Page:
August at Akiko’s, which premiered at the Rotterdam
Film Festival in 2018, is Hawai‘i-born filmmaker Christopher Makoto Yogi’s
full-length directorial debut. Running at a relatively quick 75-minutes, the
film is short but sweet – a compact feature that still makes room to breathe.
Yogi takes his time, indulging in longwinded stationary and panning shots,
capturing the rural island and its people as they are, moving at a pace that
drives the plot forward but conjures the film’s relaxed, dreamy tone.
Hungtai (better known by his stage names, formerly Dirty Beaches, now Last
Lizard) plays himself—or rather a version of himself—a traveling musician who
returns to Hawai‘i Island where he grew up after a decade of estrangement, in
search of his family, his childhood, and his home. What he finds instead is a
bed and breakfast run by Akiko (Akiko Masuda, who also plays herself), where he
continues his search for home. If you think this description sounds vague, it
intentionally is. Yogi’s barebones, deceivingly-light screenplay produced a
film with an enormous amount of depth, focusing more on the visceral experience
of the film and its characters’ interaction and development rather than the
any movie, music and sound design are as important as the picture on screen.
However, August at Akiko’s puts a bold emphasis on the musical compositions,
the different songs and sounds, whether it be through Alex’s brooding sax
solo’s or Akiko’s gently melodic Buddhist bell tones, are expressions of and
companions to the characters themselves. The thoughtfulness of the musical
score is owed to the film’s star, Alex Hungtai. In addition to acting in his
first feature length film, Hungtai provided the post-jazz/new-wave soundtrack.
Hungtai’s score coupled with impeccable sound design floats its audience through
the film – gliding on frog croaks and ocean waves, and the still sound of
nature observed. White noise ceases to simply be white noise for a film in
which sound design is treated with as much conscious consideration as the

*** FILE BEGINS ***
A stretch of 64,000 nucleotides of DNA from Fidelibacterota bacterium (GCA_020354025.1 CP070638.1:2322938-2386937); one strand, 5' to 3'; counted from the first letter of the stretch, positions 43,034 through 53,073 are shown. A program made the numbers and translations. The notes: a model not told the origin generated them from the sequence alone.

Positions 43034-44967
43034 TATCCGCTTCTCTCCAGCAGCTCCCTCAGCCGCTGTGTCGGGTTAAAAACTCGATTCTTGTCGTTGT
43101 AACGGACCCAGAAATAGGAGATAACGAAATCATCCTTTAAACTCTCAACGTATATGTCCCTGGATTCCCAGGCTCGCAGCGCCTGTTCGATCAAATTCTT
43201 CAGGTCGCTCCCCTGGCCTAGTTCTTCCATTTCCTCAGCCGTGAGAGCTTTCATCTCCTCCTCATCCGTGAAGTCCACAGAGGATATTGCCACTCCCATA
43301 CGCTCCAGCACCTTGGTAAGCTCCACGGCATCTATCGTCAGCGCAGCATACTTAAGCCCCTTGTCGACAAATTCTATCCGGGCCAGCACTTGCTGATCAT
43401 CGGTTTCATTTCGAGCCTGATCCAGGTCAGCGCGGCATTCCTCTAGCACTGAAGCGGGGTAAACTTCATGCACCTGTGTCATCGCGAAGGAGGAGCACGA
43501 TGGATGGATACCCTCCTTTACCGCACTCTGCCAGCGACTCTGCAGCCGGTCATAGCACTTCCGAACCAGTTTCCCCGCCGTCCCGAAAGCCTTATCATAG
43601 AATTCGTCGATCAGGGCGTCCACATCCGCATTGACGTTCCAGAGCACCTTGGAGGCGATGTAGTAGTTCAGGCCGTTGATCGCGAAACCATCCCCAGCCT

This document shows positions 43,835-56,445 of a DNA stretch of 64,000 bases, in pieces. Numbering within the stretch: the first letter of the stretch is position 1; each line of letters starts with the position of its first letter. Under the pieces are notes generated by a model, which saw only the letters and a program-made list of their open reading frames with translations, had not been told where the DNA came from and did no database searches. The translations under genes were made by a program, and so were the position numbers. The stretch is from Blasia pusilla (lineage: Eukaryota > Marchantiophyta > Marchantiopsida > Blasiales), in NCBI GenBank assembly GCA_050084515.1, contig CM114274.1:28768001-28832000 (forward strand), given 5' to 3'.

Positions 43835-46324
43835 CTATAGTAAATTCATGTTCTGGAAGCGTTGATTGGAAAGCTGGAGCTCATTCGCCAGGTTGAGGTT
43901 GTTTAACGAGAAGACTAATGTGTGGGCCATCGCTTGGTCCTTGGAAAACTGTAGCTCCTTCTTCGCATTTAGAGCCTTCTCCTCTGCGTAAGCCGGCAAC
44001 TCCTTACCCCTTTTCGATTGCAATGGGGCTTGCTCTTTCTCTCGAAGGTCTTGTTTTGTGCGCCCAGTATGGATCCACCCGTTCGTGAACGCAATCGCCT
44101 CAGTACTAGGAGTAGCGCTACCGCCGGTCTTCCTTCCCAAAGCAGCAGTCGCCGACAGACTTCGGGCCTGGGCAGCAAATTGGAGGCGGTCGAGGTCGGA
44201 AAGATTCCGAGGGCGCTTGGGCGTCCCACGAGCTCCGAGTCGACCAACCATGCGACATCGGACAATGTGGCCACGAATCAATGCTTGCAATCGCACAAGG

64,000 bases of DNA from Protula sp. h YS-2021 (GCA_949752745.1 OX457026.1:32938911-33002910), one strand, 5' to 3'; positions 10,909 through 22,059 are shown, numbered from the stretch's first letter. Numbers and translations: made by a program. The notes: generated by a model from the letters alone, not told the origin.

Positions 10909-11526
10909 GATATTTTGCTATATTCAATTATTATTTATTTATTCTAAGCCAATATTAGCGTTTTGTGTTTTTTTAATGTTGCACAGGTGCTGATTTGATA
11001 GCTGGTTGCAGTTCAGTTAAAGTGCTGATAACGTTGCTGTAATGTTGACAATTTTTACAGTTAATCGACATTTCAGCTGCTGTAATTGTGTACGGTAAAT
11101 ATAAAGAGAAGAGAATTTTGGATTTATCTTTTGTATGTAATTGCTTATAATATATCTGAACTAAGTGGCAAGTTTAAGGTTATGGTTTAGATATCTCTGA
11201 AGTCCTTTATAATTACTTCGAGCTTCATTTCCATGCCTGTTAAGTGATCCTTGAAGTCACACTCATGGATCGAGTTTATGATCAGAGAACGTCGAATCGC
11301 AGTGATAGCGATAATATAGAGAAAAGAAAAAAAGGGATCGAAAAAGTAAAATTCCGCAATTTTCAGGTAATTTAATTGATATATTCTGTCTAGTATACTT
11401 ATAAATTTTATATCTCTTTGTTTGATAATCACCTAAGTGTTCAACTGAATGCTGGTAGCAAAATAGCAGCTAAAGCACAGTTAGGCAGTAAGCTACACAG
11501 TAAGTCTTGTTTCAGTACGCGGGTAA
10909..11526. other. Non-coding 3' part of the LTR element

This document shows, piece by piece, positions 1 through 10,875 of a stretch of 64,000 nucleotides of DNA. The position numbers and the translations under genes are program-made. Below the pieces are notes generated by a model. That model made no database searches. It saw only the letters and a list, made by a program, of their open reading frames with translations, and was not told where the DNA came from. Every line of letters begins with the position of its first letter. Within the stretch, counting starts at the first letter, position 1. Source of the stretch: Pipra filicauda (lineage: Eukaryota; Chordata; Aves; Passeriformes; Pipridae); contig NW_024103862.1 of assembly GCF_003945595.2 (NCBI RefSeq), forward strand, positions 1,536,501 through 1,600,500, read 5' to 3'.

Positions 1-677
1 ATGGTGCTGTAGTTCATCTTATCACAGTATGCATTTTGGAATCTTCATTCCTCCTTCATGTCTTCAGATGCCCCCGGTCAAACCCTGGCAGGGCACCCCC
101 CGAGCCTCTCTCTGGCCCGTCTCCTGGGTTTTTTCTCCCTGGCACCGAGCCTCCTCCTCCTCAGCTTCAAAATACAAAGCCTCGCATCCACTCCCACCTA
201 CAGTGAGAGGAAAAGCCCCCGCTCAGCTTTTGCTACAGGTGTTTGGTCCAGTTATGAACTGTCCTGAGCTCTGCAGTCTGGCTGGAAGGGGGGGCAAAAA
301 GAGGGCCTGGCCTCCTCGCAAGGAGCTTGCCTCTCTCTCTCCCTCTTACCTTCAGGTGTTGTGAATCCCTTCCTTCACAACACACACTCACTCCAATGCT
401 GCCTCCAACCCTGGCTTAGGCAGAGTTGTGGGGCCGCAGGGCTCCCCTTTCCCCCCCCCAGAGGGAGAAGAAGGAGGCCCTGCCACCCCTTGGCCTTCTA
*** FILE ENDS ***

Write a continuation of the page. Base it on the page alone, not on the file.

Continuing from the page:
directions of the camera, creating an audible element so powerful and explicit,
the viewer could just as well grasp the deep mood of the film with their eyes
concept of time is essential to August at
Akiko’s in terms of plot and technique. Yogi shows Akiko’s tranquil
relationship to time by devoting entire scenes to meditation sequences, her
daily routine of striking bells at the same exact hour daily. Likewise, the
depiction of time from Alex’s perspective is present in extended saxophone
solos and meditation scenes that mirror Akiko’s. At the center of the narrative
is Alex coping with the consequences of time itself—time that he has spent away
from his childhood home, and how he may reclaim that time as an adult in order
to find peace.
While time is integral to the film in terms of plot and technique, it is also used by Yogi to skew the viewer’s perception of reality—very few lengths of time are actually defined. For example, in having Alex’ wardrobe remain the same throughout his stay, Yogi obscures the amount of time Alex actually spends with Akiko. This withholding of timeline clues – further obscured by gaping cinematography and leisurely camera movements – expands the dreamlike quality, leading the audience to question where real ends and the surreal begins.
Watching August at Akiko’s is like watching a film of opposites coalescing together—the real and the surreal, the ephemeral and the eternal. It is a movie experience comprised equally of sight and sound, dream and reality. All components combine, yield, and meld to each other in a way that makes August at Akiko’s an earnest yet engaging movie experience for its viewers and a quiet, ever-humble gift to modern filmmaking.